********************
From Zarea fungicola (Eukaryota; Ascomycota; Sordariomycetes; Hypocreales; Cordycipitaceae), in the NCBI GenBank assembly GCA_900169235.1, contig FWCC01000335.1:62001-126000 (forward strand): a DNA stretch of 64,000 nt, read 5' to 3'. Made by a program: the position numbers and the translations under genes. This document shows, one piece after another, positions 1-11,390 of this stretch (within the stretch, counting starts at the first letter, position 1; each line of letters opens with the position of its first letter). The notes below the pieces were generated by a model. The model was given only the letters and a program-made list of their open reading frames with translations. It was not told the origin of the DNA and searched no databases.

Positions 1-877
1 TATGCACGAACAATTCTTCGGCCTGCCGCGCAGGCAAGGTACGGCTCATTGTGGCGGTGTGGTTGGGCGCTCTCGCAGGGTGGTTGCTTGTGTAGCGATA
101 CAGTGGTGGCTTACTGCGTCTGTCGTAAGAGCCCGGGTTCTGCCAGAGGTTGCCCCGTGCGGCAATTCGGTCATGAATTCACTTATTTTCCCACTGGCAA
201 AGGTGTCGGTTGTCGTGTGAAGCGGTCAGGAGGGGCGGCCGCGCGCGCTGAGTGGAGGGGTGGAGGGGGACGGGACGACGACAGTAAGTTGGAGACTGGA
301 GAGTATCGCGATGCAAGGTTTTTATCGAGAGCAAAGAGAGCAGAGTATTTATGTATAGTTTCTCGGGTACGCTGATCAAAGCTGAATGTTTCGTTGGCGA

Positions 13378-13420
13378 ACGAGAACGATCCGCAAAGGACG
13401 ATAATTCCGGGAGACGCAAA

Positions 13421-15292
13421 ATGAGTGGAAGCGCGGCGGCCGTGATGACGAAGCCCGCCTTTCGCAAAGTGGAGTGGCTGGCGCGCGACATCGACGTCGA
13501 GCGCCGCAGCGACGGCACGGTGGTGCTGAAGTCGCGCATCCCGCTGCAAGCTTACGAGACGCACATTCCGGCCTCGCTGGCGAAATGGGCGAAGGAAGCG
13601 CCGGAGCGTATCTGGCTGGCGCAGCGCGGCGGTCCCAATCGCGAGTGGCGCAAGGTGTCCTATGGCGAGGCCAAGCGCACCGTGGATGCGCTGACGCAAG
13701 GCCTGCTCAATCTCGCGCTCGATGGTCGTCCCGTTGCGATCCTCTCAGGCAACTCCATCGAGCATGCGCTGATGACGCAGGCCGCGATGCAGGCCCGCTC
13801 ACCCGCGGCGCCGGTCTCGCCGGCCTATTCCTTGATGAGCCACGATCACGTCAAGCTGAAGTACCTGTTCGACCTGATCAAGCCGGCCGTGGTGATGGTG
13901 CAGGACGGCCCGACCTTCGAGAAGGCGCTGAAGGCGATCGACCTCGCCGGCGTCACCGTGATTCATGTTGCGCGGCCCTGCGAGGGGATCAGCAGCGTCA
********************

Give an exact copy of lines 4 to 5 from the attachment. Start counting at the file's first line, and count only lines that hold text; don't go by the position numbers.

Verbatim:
101 CAGTGGTGGCTTACTGCGTCTGTCGTAAGAGCCCGGGTTCTGCCAGAGGTTGCCCCGTGCGGCAATTCGGTCATGAATTCACTTATTTTCCCACTGGCAA
201 AGGTGTCGGTTGTCGTGTGAAGCGGTCAGGAGGGGCGGCCGCGCGCGCTGAGTGGAGGGGTGGAGGGGGACGGGACGACGACAGTAAGTTGGAGACTGGA